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Mom's Porch Full Of Shoes Brings Her To Tears And We're Right There With Her

Fox News

Seeing my children go off to college was the most special, and yet the most difficult, moment in my life.

We know they're ready to spread their wings and step into the world of adulthood, but at the same time you can't help but think about the long periods of time they'll be away from you.

It's a trial that all parents must face, but one mother has a unique way of coping with the last summer she's spending with her 18-year-old twin sons before they head off to school.

Heather Duckworth from Tampa, Florida posted a photo of 15 pairs of shoes on her front porch on her Facebook page "Love, Faith, & Chaos."

She titled the heartwarming post as "The 18th Summer." To her surprise, the post has gotten more than 80,000 shares!

THE 18th SUMMER I came home the other day after a long afternoon of running errands and this is what my front porch...

Posted by Love, Faith & Chaos on Wednesday, June 20, 2018

The mother of four said she came home after a long day and noticed that her front porch was filled with shoes, a clear sign that she has a house full of kids.

"These shoes mean there is probably no food left in my house. These shoes mean noise and chaos and laughter and music. It means there are probably kids lounging on my sofa, floating in my pool, playing air hockey or watching a movie somewhere. These shoes mean that we are the designated hang-out house today," she wrote.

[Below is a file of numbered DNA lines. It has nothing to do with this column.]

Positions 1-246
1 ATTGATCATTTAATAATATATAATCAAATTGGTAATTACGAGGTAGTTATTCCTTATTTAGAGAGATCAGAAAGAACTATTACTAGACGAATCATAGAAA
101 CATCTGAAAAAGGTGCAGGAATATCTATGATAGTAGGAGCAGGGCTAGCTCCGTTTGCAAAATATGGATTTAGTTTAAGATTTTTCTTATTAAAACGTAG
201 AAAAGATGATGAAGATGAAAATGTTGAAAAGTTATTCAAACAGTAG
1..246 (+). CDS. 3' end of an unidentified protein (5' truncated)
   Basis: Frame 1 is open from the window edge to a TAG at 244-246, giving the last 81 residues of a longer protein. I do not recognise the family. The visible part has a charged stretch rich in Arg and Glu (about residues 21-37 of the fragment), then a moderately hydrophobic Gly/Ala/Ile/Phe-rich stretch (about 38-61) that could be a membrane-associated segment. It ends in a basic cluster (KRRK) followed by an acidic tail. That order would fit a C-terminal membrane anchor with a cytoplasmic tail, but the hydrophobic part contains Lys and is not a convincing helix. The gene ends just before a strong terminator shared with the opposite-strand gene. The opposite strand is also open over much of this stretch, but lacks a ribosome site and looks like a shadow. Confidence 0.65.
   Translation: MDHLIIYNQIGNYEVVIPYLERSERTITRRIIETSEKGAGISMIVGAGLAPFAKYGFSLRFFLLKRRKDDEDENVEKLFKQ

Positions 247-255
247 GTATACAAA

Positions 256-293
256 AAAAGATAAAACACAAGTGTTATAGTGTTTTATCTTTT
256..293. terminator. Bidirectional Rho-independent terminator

At first this post sounded like a rant that every parent has with their kid, but then it took an unexpected turn.

"I paused outside of my door and felt a wave of sadness wash over me as I looked at these shoes ... They say you only have 18 summers with your kids. I am on number 18 with mine. This realization tugs at my heart and makes me wonder how 18 summers went by so quickly."

Duckworth felt a wave of emotion at the sight of those shoes, knowing that after this summer, "things will never be the same again."

"This is a bittersweet part of parenthood . . . this transition from having them home to watching them leave. My head knows this is a good thing, but my heart . . . it just hurts."

She knows that these shoes will be "scattered across different college campuses" and that "all of these shoes might not find their way back home next summer as life takes them on new adventures," but that's okay.

"I don’t want the sadness of what is to come to take away the happiness of today ... [F]or now, I will embrace these shoes and I will be so thankful for them," Duckworth wrote.

So for the time being, the mother will continue to live like she always has.

"I will buy all the snacks. I will welcome these kids into my home and let them crash on my couches. I will soak up the sounds of their laughter and I will make them clean up all of their messes. I will pray that everyone drives home safely and I will love having a full house."

She ended her post by saying, "I am going to treasure this summer of the shoes . . . Because I know that all too soon those shoes will be running off exploring the world . . . and my porch will be empty."

The Post Struck A Chord With Many Parents

Here's what a few Facebook users had to say:

"Can't stop crying on the 18th summer."

"How lucky are the owners of those shoes, to have you and your welcoming porch."

"In a blink of an eye, the noise, commotion, even the drama is gone. I knew by checking shoes who was home with our kids. Cherish these days, they go by so fast."

"My children are in their mid to late 30s but I recall those shoes from being small shoes to shoes that resembled little boats as these kids grew but remained friends. I felt sad too as those shoes grew less in number as kids went off in different directions of life. Eventually my ‘kids’ also left to live on their own. For some, the circle goes on with grand children."

Share this post if you can relate!

[H/T: Fox News]

Moojan has been a writer at Shared for a year. When she's not on the lookout for viral content, she's looking at cute animal photos. Reach her at moojan@shared.com.